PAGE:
The Cursed Experiment

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Suzanne van Wouw

Suzanne van Wouw

A finishing PhD students in Medical Biochemistry. She loved doing a PhD and likes to spread this positivity with helpfull Blogs full of tips.
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A Cursed Experiment

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We all know that sometimes experiments fail. Sometimes the results are not what you were hoping for, or something goes wrong. Infections in cell culture are a disaster that haunt most Scientists nightmares. It’s all part of our sometimes-frustrating job. You learn to deal with the setbacks and come back the next day with a fresh mindset. My colleagues have many times impressed me with the resilience you so need as a Scientist.
BUT! Sometimes you have these experiments that just…… are cursed. And this is the story of one of those Cursed Experiments that will forever haunt me. But thank all Science gods it has a happy ending.
It all started out with a very interesting project. In primary bone marrow derived macrophages isolated from mice we had measured a very interesting lipid profile effect that we thought we might know the mechanism behind. I was super excited about this project, and still am, since it was something that I discovered myself! And to get the chance to investigate something completely yourself is the dream of every PhD student (or at least mine). So full of excitement I was ready to start the next set of experiments that we had planned to proof that our mechanism was indeed correct. And that was were the first problem arose …..
Our plan was to take these bone marrow-derived macrophages and make knockdown and overexpression cells. These cells we would then use to measure the lipid profile. To do this we needed to work with viruses that infect the macrophages and start either knocking down (with shRNA) or induce an overexpression of our gene. Now normally in our institute we have this nice database of shRNA constructs that you can just search for your gene and get the constructs ready to go. And before this cursed experiment and since then every gene we have searched for are in there. But of course not this time…. my too obscure gene was not available…..
So that made it a lot more work, but no problem we can work around that. So I learned how to design shRNA constructs, made 4 of them and without too many problems (surprisingly) I managed to make my own constructs and then virus. I used a nice pLenti plasmid recommended by a colleague that if I used a specific entry plasmid would even add a GFP tag to my shRNAs! What more can a researcher want then nicely fluorescent cells to know your experiment is working. However it did not work….. Somehow these viral constructs even though they were correctly put together just did not produce nice virus that could transfect cells. Not even easy cells like hek293T. We tried many many things to get them to work but there was just something wrong. So back to the drawing board it was.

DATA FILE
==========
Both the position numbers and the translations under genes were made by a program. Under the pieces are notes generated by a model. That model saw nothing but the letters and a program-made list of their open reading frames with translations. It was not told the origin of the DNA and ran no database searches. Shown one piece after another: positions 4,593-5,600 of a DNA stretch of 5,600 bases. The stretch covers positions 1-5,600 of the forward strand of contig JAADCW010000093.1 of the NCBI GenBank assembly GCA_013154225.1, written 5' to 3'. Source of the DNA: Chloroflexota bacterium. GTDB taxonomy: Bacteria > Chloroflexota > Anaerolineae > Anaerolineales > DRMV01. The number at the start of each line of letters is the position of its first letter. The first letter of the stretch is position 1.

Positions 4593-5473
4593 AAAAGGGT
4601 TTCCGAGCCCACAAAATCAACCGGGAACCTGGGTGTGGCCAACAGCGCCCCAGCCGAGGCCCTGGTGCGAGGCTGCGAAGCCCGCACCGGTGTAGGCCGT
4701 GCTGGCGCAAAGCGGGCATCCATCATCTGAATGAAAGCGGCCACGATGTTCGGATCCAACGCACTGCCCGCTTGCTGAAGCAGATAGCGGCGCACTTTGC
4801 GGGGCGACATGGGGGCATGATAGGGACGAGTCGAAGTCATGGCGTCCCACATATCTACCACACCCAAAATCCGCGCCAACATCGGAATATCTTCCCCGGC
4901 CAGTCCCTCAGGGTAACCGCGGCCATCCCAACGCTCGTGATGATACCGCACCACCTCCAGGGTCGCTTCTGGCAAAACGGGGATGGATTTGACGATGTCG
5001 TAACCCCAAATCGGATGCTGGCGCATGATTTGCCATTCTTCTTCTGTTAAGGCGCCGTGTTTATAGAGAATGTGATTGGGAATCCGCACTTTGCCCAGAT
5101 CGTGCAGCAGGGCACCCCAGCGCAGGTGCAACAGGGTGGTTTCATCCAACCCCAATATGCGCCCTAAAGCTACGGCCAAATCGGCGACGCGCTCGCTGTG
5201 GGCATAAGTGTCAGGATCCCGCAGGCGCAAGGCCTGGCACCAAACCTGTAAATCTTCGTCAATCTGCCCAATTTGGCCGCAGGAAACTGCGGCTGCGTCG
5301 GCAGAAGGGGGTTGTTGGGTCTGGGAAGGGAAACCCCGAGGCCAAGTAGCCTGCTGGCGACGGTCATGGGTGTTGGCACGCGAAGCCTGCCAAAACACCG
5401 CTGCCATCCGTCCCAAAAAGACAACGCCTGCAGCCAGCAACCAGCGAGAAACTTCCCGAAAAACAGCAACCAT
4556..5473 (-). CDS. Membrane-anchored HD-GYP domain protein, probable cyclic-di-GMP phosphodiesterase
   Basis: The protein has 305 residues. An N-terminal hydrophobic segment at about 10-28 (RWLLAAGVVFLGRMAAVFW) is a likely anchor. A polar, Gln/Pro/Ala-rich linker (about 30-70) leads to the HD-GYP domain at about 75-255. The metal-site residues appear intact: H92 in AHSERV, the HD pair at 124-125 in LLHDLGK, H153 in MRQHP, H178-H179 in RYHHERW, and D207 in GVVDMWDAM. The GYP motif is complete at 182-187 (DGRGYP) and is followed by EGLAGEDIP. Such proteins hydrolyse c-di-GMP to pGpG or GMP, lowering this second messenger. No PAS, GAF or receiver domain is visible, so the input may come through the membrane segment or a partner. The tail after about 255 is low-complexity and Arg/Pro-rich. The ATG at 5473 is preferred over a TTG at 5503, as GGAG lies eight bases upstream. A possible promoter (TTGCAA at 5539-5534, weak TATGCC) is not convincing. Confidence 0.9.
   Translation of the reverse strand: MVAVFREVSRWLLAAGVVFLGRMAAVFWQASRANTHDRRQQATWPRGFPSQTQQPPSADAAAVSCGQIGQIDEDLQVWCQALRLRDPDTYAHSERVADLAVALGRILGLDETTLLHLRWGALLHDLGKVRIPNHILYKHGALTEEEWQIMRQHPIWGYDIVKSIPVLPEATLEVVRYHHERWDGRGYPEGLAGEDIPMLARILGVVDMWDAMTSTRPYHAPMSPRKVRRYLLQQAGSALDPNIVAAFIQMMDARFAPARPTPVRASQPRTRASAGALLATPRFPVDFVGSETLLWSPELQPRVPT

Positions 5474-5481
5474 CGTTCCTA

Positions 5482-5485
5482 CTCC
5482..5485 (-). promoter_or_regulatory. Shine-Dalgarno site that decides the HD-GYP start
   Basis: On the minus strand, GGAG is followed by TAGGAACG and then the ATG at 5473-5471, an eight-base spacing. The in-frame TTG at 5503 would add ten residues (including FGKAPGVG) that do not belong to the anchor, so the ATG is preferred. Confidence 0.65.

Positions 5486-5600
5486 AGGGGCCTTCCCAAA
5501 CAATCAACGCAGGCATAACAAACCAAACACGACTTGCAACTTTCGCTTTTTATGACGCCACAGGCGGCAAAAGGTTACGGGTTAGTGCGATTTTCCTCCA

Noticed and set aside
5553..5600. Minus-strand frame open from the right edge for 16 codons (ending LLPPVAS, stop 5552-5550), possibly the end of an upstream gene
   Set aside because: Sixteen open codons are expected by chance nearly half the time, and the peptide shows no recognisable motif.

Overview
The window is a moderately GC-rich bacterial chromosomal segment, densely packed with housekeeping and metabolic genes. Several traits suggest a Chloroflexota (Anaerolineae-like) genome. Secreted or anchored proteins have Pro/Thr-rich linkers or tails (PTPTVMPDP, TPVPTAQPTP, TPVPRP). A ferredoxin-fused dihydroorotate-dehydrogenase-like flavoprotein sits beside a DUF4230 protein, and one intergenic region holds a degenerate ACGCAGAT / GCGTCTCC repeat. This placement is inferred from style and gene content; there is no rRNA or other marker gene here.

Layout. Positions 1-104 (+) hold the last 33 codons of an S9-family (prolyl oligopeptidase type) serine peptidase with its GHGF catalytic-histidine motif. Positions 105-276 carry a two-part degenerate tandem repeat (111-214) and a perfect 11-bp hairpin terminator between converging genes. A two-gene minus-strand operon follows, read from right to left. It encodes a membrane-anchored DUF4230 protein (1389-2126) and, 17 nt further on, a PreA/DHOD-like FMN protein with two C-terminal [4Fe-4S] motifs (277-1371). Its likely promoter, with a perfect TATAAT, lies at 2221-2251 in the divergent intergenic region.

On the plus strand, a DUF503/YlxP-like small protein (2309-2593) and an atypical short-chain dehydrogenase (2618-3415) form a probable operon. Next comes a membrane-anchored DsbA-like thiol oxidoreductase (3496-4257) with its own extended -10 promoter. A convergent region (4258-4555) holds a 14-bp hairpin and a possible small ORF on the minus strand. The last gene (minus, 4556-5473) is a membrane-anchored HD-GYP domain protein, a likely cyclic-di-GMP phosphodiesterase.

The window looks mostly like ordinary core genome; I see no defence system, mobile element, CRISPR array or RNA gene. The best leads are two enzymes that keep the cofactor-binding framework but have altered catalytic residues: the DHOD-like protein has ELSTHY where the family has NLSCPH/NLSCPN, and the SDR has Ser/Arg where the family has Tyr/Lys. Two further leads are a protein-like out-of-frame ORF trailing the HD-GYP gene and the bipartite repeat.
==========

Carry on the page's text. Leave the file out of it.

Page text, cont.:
And then Corona happened….. In writing down everything that went wrong with this experiment I almost forgot about this one. I might be in denial… So we spent some time at home and the work on this project/experiment stopped for a while. Luckily, we were able to work on odd hours quite soon again and we could slowly start things up again. As long as we made sure to keep the amount of people in the lab to a minimum. So back to work we went…
I learned that a different colleague of mine was using pLenti X1 GFP plasmids and recommended these. However, to use these I needed to start all over with the cloning since I needed to take out the GFP tag that I had attached to the shRNA’s since the plasmid already contained a GFP. But I was not deterred and started cloning again with positive energy. I even got some help from a technician that I will call M. She had experience with these pLenti X1 constructs and working with viruses and slowly we started working together on this project. After again a couple of weeks of cloning we managed to make my constructs again. However, sequencing them was a complete disaster. It took me a bit to figure out that the hairpin structures that are so characteristic of shRNA’s made it impossible to sequence the complete shRNA. The trick was to add some betaine to denature the DNA a bit. In the end a simple solution but as so often in Science it takes you way too long to figure this out…
In the meantime, M and I were also cloning the overexpression constructs. I had designed some nice tags on each side of my protein to make sure I could check if localization was altered by the tags and cloned them together in pLenti constructs. At this point I really got this cloning thing down! And luckily, I actually really like doing this and find real enjoyment out of the process of designing these proteins and how you want to make them/tag them. The best part of the process is when you then actually make them and let your ideas come to life in the most literal way in cells. So despite all setbacks so far I was still a happy Scientist really enjoying working together with M and now with 4 working knockdown and 4 overexpression constructs. Now all that was left was to get it into the cells right? RIGHT??
Now anybody who has worked with macrophages know that they are not the easiest cells to work with. And they are notoriously hard to transduce (the process of getting the virus into the cells. Macrophages are immune cells that are trained in getting rid of pathogens. And they do exactly the same to the so carefully made viruses. In literature there are some papers of people that made it work but it was just not working for me. Our backup plan was to use a cell type that was a bit easier to transduce but since we had measured our original effect in these cells it would really be better to get this working in the bone marrow derived macrophages. I tried countless protocols but my cells remained unfluorescent and untransduced.